To the Congress of the United States:
The health of our people is one of our Nation's most vital resources. Significant progress has been made in improving the health of the Nation's people during the last 25 years, as can be seen in the reductions in the infant mortality rate, increases in life expectancy, and the conquering of some communicable diseases. This progress has come under a largely private health care system with the support of public funds.
In the past 10 year period (1965-1975) Federal spending for health has increased from $5 billion to $37 billion. With greater Federal funding has come a multitude of Federal programs, regulations and restrictions--all motivated by the best of intentions but each adding to the confusion and overlap and inequity that now characterizes our efforts at the national level.
Today I am proposing to the Congress legislation that addresses these problems. I am asking Congress to enact the Financial Assistance for Health Care Act which will consolidate Medicaid and 15 categorical Federal health programs into a $10 billion block grant to the States. t am proposing that future Federal funding for this new program be increased annually in increments of $500 million plus the amounts needed after 1980 to ensure that no State will in the future receive Jess under this proposal than it received in fiscal year 1976.
The Financial Assistance for Health Care proposal is being submitted after extensive consultation with organizations representing the publicly elected officials who will be responsible for administering the program. I believe this proposal represents a major step toward overcoming some of the most serious defects in our present system of Federal financing of health care.
My proposal is designed to achieve a more equitable distribution of Federal health dollars among States and to increase State control over health spending. My proposal also recognizes the appropriate Federal role in providing financial assistance to State and local governments to improve the quality and distribution of health services.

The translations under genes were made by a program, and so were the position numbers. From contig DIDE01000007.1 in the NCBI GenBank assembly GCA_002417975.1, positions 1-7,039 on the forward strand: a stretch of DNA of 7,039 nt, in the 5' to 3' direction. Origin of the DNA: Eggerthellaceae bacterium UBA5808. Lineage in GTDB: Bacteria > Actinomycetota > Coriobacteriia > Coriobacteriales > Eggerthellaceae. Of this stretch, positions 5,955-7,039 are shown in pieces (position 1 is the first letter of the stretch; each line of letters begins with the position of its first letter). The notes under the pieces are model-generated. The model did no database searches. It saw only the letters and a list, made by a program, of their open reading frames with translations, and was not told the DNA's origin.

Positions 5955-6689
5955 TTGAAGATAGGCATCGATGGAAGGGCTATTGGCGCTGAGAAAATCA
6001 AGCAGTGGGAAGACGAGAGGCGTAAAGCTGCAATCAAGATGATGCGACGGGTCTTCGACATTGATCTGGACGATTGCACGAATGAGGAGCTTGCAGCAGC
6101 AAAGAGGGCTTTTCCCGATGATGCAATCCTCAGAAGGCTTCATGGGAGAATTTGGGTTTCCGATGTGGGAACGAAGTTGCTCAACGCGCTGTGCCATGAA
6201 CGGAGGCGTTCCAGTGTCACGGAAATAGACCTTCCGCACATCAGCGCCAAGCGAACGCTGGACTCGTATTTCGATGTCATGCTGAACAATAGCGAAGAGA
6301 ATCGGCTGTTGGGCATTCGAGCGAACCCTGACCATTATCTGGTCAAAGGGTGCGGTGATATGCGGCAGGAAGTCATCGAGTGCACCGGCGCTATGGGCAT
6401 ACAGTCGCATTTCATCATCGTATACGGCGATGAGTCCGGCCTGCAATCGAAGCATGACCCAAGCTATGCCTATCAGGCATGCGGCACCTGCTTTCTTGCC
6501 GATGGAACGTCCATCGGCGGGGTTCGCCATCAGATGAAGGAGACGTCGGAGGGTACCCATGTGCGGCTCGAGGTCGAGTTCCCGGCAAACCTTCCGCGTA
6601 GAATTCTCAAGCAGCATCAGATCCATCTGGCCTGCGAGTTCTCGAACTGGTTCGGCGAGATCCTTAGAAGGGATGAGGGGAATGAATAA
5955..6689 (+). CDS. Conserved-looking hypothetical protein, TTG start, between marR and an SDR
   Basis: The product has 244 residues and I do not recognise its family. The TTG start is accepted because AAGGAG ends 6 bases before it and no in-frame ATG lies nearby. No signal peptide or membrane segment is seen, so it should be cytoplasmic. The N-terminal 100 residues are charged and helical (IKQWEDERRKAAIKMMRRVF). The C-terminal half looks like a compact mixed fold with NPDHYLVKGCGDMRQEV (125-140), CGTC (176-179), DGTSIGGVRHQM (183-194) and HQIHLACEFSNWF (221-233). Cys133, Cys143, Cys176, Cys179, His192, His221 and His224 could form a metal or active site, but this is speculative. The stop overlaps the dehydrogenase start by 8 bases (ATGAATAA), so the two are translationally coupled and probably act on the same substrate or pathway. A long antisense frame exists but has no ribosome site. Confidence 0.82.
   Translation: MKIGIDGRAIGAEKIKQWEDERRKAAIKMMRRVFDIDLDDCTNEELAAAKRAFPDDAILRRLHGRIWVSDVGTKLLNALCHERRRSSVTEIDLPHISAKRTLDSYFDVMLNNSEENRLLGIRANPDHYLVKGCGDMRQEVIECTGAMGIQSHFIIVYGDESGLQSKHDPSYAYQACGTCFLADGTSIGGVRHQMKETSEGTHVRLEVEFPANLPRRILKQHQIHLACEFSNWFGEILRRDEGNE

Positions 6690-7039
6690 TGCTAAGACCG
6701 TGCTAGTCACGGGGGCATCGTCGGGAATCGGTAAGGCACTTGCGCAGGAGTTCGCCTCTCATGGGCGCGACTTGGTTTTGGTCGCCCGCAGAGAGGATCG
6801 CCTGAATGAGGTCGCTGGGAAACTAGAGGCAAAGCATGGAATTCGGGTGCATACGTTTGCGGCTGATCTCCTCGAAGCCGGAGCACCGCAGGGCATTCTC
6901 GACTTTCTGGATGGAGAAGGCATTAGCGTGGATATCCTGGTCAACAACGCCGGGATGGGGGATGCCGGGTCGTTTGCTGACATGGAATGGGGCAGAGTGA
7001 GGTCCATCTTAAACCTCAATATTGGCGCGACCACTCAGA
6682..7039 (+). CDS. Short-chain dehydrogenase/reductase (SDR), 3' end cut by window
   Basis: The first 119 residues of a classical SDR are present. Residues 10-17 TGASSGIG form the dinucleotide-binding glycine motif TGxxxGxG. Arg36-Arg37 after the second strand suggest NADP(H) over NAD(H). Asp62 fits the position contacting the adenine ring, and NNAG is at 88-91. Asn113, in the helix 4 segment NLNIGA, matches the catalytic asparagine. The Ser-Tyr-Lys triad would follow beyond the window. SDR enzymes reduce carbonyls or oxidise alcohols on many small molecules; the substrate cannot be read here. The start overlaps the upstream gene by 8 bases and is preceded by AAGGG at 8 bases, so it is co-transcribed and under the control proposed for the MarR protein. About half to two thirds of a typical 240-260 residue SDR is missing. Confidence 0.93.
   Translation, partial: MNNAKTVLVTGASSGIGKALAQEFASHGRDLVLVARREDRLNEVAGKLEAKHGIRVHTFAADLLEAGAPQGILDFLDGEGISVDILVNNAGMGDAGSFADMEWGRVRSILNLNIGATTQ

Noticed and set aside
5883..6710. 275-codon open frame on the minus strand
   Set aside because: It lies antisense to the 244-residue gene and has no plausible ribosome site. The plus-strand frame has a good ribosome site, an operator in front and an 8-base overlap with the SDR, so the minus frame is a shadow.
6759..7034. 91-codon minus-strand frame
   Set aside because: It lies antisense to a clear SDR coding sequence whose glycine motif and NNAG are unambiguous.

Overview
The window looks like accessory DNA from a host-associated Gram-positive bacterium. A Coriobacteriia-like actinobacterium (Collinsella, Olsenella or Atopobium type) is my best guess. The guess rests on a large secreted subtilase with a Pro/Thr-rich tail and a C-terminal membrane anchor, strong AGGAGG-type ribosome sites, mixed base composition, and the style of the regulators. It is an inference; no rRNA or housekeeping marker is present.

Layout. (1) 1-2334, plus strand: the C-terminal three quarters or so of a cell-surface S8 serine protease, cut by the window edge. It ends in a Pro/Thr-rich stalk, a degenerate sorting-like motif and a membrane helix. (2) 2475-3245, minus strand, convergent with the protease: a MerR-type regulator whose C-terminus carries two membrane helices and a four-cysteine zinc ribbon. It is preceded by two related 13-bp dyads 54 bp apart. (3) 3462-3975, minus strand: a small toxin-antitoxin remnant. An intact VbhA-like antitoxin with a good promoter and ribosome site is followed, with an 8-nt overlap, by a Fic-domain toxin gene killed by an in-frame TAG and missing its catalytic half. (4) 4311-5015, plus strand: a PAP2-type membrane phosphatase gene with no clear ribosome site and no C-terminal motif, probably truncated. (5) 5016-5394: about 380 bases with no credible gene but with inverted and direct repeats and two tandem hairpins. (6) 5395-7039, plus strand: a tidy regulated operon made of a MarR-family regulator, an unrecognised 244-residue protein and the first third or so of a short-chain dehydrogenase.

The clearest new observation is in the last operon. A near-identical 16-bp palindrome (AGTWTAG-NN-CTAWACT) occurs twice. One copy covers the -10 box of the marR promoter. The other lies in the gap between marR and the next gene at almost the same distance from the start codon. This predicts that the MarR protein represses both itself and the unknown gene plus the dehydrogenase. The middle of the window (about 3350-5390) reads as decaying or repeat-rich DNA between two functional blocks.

The enactment of this legislation will achieve a more equitable distribution of Federal health dollars by providing funds according to a formula giving primary weight to a State's low-income population. The formula also takes into account the relative "tax effort" made by a State and the per capita income of that State.
Let me emphasize that every State will receive more Federal funds in fiscal years 1977, 1978 and 1979 under the block grant than it received in fiscal year 1976. My proposal also allows for a gradual phase-in of the distribution formula in future years to ensure a systematic, orderly transition that will permit States to adjust to the new program.
To assure accountability and responsiveness to the public, my proposal requires each State to develop an annual health care plan as a condition to receiving Federal funds. This plan will be developed through a Statewide public review and comment process which will assure participation by all concerned parties. Thus, increased State responsibility will be coupled with expanded public participation, and accountability in the development of State health policies.